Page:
- Department of Philosophy
- Department of History and Philosophy of Science
New and Transformed Spaces Enhance Academic Mission, Campus Life
The new academic year brings the first reveal of renovations at Hillman Library, updated computer labs and study spaces and great new green spaces for gathering.
These are just a few of the dozens of updates and upgrades that were completed while many University of Pittsburgh faculty and students were away for the summer.
Universitywide, 44 projects were completed, said Scott Bernotas, associate vice chancellor, Facilities Management.
New room at the top in Hillman Library
Seven miles of shelves were cleared before renovations to the fourth floor began in 2017. Books are back, amid expanded study space: 11 reservable group study rooms — plus dissertation and reading room areas — all in brighter surroundings.
Meanwhile, on the third floor, University Library System staff members are emptying shelves in anticipation of the next phase of the Hillman transformation.
Cathedral of Learning student computing labs
New computer labs on the ground floor of the Cathedral of Learning feature larger spaces for collaborative or individual work. Students can use the lab’s Mac, Linux or Windows PCs or bring their own device. And users can get answers from trained lab monitors.
There is also a virtual tour.
A renovated technology classroom nearby is equipped with 24 Windows PCs. Faculty can reserve a room online.
Finally, a unified philosophy: The Department of Philosophy, Department of History and Philosophy of Science and the Center for Philosophy of Science, which had been scattered among eight floors in the Cathedral, have been brought together on floors 10 and 11, connected by a central staircase. They’ll each retain their unique identities while benefiting from shared spaces.
A warmer welcome, easier aid
About 82,000 visitors tour the Pittsburgh campus in a typical year. A brand-new presentation space on the third floor of Alumni Hall ensures that these prospective students and families are welcomed in a style worthy of a world-class research powerhouse in one of the world’s most livable cities.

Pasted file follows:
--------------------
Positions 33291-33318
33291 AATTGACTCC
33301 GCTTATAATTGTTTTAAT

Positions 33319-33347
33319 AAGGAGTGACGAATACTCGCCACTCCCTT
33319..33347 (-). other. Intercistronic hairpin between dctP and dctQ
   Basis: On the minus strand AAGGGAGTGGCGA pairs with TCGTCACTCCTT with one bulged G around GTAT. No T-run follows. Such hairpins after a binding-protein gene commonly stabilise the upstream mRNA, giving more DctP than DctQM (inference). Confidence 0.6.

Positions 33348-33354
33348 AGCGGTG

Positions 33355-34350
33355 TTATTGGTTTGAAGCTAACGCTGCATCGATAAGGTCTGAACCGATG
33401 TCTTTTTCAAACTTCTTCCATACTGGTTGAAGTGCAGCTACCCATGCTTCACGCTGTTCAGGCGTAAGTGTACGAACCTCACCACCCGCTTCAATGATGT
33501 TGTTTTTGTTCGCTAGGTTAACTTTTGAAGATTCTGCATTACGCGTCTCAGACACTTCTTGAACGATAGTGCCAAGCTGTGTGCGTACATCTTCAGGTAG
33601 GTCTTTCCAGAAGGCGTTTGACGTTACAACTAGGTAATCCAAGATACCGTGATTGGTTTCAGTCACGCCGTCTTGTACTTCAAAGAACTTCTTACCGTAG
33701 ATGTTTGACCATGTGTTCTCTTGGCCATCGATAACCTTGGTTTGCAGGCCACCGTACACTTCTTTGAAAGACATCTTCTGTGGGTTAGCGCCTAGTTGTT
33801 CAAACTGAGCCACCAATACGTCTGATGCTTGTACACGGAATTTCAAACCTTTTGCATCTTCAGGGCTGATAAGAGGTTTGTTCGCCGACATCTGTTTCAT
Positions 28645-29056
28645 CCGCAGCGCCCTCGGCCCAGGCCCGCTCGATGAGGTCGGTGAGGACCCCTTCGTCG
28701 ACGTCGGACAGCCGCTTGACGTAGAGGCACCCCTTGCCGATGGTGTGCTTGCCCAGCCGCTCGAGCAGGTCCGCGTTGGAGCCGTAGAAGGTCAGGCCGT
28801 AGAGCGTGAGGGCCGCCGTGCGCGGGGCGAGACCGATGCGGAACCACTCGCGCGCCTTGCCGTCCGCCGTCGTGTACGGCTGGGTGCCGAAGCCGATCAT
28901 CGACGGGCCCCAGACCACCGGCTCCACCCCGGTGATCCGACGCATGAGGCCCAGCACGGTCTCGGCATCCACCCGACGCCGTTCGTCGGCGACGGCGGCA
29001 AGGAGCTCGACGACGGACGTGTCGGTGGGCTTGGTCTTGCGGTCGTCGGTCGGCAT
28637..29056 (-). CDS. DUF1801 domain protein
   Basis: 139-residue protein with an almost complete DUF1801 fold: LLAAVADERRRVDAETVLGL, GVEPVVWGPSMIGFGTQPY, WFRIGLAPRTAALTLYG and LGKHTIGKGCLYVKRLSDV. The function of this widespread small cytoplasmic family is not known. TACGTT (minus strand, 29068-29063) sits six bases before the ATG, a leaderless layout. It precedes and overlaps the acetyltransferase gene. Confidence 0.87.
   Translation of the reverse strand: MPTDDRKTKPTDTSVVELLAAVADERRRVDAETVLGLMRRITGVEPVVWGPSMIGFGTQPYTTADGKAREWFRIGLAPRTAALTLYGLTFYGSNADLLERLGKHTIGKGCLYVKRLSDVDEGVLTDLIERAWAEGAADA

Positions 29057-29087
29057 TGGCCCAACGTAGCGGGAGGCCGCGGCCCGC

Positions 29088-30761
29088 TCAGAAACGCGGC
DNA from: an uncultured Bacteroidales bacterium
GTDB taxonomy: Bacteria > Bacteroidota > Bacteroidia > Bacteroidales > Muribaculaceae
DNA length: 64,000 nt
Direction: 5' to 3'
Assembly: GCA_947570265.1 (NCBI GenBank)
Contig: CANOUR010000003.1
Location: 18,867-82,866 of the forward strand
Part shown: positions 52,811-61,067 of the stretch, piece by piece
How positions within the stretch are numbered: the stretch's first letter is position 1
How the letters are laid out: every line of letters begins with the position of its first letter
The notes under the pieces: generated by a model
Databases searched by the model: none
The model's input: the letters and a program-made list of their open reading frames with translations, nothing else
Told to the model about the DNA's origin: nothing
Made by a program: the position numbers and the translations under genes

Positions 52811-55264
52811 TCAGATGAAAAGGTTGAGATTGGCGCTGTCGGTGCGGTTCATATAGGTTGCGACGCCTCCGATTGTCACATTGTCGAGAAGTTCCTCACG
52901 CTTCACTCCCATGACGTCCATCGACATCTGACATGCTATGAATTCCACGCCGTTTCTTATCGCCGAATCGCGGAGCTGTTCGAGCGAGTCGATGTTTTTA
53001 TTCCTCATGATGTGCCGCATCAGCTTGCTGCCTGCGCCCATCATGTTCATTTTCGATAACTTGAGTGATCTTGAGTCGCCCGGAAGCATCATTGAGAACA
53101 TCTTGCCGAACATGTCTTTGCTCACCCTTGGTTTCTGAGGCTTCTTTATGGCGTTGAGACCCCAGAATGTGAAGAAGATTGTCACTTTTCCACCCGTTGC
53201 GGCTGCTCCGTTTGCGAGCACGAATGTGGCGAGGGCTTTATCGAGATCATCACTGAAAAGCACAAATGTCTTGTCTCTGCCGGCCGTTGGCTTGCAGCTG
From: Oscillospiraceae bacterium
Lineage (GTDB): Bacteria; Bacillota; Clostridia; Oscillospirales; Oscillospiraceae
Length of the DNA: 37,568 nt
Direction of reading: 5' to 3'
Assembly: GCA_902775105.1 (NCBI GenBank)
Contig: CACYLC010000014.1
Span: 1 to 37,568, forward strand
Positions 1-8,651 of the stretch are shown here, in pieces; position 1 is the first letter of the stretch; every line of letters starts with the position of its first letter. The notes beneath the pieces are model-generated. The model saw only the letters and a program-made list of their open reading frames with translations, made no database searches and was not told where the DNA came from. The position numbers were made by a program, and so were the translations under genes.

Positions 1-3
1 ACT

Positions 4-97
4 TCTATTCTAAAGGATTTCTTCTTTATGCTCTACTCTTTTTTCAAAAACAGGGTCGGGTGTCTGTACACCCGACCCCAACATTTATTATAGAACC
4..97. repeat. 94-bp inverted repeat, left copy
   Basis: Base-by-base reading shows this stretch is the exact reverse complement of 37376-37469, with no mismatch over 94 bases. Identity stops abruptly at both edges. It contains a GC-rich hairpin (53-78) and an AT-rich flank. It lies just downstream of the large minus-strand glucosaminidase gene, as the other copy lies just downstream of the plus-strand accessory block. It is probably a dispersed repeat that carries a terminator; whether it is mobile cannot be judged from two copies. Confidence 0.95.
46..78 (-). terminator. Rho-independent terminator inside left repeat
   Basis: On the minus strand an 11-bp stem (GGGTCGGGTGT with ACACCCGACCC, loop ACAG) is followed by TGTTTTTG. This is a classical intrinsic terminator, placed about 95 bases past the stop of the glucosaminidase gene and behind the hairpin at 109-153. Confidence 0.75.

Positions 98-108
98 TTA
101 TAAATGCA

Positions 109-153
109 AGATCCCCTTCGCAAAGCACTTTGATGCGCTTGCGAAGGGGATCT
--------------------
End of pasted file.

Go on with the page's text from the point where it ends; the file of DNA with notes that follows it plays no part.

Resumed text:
Work is continuing on the Office of Admissions and Financial Aid’s first-floor welcome center; upstairs admissions staff members hold three presentations a day in the new space, which features theater seating for 119 people and a mural of the Pittsburgh city skyline.
The financial aid staff has moved from Alumni Hall into the Financial Aid Wellness Center in 130 Thackeray Hall, more conveniently located near the Office of the Registrar and the Student Payment Center. Students may schedule an appointment or simply walk in for assistance or to meet with a financial aid counselor.
Brighter studying in Posvar Hall
Renovations on the second floor of Wesley W. Posvar Hall include a multitude of individual and group study spaces. Glass partitions have replaced brick around the galleria to brighten the interior of the Brutalist-style building.
The updates are an extension of improvements that have expanded outside-the-classroom study spaces and revamped a trio of auditorium-style classrooms on the ground floor to better serve today’s more interactive teaching and learning.
New outdoor spaces
Faculty and students returned to a more verdant campus for the start of the 2018-19 academic year.
A pedestrian mall has replaced parking spaces on the Schenley Quad to create a greener, multipurpose area for formal and informal gatherings. Lawns, benches and planters have replaced asphalt and concrete to create outdoor student-friendly areas.
Outside Heinz Chapel, the tranquil sound of a cascading fountain beckons visitors to pause amid flower beds of hydrangea, boxwood and liriope in a new European-style formal garden. Donors to the garden will be recognized at a private dedication next month.